“Citizenship in Western liberal democracies,” wrote Joseph Carens in 1987, “is the modern equivalent of feudal privilege—an inherited status that greatly enhances one’s life chances.” That observation was intended to ground Carens’s “case for open borders,” by which he meant the right for every human being to settle wherever they want, subject to certain caveats, but it clearly puts into question much more than immigration policy. Taken as a whole, the current system of nation-states entails massive inequalities between human beings, not only in individual rights to protection and opportunity but also in collective rights to territory and natural resources—and it does so largely on the basis of events that occurred before any of us was born. Desert and dignity play no role in this distribution; arbitrariness reigns supreme. The rippling of this realization across academic political philosophy over the past few decades has led to wave after wave of debate, each one depositing the fine silt of clarifying distinctions onto increasingly well-developed, and well-entrenched, positions. But whatever one thinks about the moral status of the existing global order, it is hard to imagine circumstances in which philosophical critique would make a difference to it. What came about through the workings of power politics will almost certainly end, if it ever does end, through the workings of power politics. The question for politically engaged intellectuals is what to make of that fact.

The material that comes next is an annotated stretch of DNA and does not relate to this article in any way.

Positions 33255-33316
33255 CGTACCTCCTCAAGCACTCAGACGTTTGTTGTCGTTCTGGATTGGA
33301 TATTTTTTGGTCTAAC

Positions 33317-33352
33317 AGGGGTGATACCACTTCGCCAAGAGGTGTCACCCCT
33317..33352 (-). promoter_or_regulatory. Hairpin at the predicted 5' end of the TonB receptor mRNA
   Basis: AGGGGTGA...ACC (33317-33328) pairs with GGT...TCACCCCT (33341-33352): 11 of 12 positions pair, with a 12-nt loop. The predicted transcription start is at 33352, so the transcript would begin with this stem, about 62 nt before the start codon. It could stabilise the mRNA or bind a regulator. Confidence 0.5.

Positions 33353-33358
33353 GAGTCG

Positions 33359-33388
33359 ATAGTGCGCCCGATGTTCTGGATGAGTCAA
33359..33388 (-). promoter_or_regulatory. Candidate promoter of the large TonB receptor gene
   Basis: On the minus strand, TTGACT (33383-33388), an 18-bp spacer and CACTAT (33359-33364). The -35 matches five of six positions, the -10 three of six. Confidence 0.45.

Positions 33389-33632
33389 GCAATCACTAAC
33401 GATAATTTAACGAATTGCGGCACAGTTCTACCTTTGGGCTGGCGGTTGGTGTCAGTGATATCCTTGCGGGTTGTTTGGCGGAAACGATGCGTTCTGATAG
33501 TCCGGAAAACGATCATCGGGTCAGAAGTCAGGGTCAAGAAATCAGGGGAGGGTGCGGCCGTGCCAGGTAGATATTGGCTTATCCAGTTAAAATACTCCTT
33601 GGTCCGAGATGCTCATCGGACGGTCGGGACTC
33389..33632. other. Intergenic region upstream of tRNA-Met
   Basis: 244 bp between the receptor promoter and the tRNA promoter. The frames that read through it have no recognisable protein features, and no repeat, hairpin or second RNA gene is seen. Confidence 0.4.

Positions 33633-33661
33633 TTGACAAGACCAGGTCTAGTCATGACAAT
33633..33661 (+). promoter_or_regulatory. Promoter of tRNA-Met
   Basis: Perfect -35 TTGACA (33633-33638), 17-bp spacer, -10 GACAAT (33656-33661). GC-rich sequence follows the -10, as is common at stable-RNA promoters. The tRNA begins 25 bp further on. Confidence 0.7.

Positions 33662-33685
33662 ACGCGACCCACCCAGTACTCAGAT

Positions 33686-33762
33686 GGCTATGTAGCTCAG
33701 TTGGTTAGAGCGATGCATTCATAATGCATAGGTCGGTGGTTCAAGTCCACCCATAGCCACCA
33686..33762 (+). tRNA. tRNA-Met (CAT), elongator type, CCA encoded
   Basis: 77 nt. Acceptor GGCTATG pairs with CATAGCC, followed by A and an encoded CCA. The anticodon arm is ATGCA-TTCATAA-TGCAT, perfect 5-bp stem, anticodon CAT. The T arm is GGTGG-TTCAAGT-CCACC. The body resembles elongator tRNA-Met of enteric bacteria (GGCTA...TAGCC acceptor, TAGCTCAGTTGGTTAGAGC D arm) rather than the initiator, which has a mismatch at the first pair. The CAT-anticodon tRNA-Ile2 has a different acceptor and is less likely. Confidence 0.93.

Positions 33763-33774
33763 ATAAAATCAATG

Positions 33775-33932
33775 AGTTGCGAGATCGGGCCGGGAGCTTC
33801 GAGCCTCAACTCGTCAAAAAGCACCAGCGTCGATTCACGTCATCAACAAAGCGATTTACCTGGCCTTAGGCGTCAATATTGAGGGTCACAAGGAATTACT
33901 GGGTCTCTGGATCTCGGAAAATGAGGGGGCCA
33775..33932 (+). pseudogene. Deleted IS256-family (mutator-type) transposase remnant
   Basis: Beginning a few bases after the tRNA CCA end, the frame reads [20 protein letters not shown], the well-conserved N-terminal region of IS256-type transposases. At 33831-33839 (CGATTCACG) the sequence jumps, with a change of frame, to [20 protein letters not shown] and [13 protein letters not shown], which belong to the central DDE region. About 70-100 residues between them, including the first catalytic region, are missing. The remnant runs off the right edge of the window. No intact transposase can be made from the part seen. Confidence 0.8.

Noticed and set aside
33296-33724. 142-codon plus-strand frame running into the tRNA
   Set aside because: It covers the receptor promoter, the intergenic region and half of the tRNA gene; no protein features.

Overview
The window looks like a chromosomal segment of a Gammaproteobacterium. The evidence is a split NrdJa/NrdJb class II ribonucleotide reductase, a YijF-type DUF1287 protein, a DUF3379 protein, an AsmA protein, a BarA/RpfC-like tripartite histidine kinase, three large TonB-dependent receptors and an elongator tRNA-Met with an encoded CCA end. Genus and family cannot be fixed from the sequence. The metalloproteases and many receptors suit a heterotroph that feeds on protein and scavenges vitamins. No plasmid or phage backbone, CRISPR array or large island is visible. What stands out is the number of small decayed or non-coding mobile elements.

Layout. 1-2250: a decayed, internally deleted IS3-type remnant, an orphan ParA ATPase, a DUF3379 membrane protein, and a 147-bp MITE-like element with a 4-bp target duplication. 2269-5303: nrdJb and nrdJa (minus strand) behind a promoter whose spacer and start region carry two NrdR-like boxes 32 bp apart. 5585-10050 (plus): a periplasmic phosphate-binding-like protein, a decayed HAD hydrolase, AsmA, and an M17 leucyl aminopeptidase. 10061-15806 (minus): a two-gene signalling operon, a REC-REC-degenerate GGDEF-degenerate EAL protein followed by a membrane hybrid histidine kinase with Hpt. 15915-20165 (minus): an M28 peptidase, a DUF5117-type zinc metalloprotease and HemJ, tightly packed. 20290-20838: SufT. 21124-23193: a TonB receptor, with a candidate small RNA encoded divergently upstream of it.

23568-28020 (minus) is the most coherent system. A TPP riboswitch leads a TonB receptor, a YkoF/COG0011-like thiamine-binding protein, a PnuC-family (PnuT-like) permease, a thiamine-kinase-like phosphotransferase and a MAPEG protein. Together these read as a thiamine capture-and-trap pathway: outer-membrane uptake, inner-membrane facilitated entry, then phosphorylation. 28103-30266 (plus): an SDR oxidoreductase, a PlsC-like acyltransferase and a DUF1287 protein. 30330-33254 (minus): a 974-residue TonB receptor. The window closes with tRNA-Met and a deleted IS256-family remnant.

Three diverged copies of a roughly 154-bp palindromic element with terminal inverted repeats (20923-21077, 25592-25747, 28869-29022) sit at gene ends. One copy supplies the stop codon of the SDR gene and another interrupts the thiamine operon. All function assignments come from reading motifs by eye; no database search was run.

Carens, for example, came to regard advocacy of open borders as a “non-starter” from a political perspective: accepting that citizens of rich countries would mostly view the proposal as “deeply contrary to their interests,” he aimed simply to dissuade fellow intellectuals from “legitimating what should only be endured.” Yet three decades after his original article, talk of open borders had migrated from the philosophical fringe to the center of political conversation in the West, most often used as a facile smear against moderates but sometimes, especially on the left, worn as a badge of honor. In the wake of COVID-19, the idea of free migration now seems to belong in science fiction; in the short term, at least, everything points to an era of deglobalization in which ordinary people find it harder and harder to travel internationally, let alone to migrate. If critiques of the nation-state are impolitic at the best of times, they will presumably be even more so in the coming years.